Robot To Go Looking For Water On The Moon

A company has completed a prototype of a robot designed specifically to look for lunar ice, a potentially rich source of water and other materials for use during other lunar expeditions.

Article written by guest writer Kecia Lynn

What's the Latest Development?

Astrobotic Technology, a Carnegie Mellon University spinoff company, has created a full-size prototype of Polaris, a robot designed to search for ice at the moon's poles. The company and university are competing together to win the Google Lunar X Prize, which will award over $20 million to the first team to build a robot that will successfully land on, explore, and return data about the lunar surface. Because Polaris has the same configuration as a rover, it can actually travel to the moon, bringing with it lunar drilling technology that was originally incapable of leaving the earth.

What's the Big Idea?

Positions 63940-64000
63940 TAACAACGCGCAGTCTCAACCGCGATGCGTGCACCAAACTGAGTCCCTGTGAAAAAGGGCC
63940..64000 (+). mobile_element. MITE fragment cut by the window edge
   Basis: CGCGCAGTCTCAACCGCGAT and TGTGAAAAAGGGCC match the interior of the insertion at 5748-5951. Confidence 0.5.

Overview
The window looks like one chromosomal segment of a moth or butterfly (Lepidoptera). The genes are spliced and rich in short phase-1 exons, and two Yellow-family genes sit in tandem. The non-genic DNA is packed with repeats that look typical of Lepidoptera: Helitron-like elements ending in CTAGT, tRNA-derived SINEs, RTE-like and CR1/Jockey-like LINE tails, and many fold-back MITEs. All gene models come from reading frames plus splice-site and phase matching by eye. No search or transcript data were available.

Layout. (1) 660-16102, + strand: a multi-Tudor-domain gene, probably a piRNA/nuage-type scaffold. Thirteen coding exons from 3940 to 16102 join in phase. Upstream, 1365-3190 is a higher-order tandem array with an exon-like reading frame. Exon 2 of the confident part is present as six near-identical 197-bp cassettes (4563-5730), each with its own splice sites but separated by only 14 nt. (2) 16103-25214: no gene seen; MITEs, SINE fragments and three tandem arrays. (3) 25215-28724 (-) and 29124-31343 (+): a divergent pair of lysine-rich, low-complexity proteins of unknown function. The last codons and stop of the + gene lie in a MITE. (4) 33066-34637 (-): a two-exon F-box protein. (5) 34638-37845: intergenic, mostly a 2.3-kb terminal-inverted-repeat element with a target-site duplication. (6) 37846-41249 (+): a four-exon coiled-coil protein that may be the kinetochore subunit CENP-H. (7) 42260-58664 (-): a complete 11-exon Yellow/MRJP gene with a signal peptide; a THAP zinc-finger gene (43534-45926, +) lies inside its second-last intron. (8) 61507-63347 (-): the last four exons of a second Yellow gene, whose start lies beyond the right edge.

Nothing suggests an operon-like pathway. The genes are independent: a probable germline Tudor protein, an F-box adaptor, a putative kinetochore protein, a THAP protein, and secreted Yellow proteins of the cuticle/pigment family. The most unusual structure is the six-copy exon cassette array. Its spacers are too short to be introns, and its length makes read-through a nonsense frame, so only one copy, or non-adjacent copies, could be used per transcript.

Polaris will be part of an expedition to the moon's northern pole, which, based on past observations by NASA and others, could contain large amounts of ice. For future expeditions involving the moon, that ice could be a rich source of water, fuel and energy. Because the pole does not receive much sun, the robot uses solar arrays that allow it to capture tangential light from low on the horizon, as well as software that optimizes and conserves that energy when traveling in dark regions. Polaris' construction includes aerospace-quality materials that the team hopes will allow it to survive not just the trip, but the long cold lunar nights.

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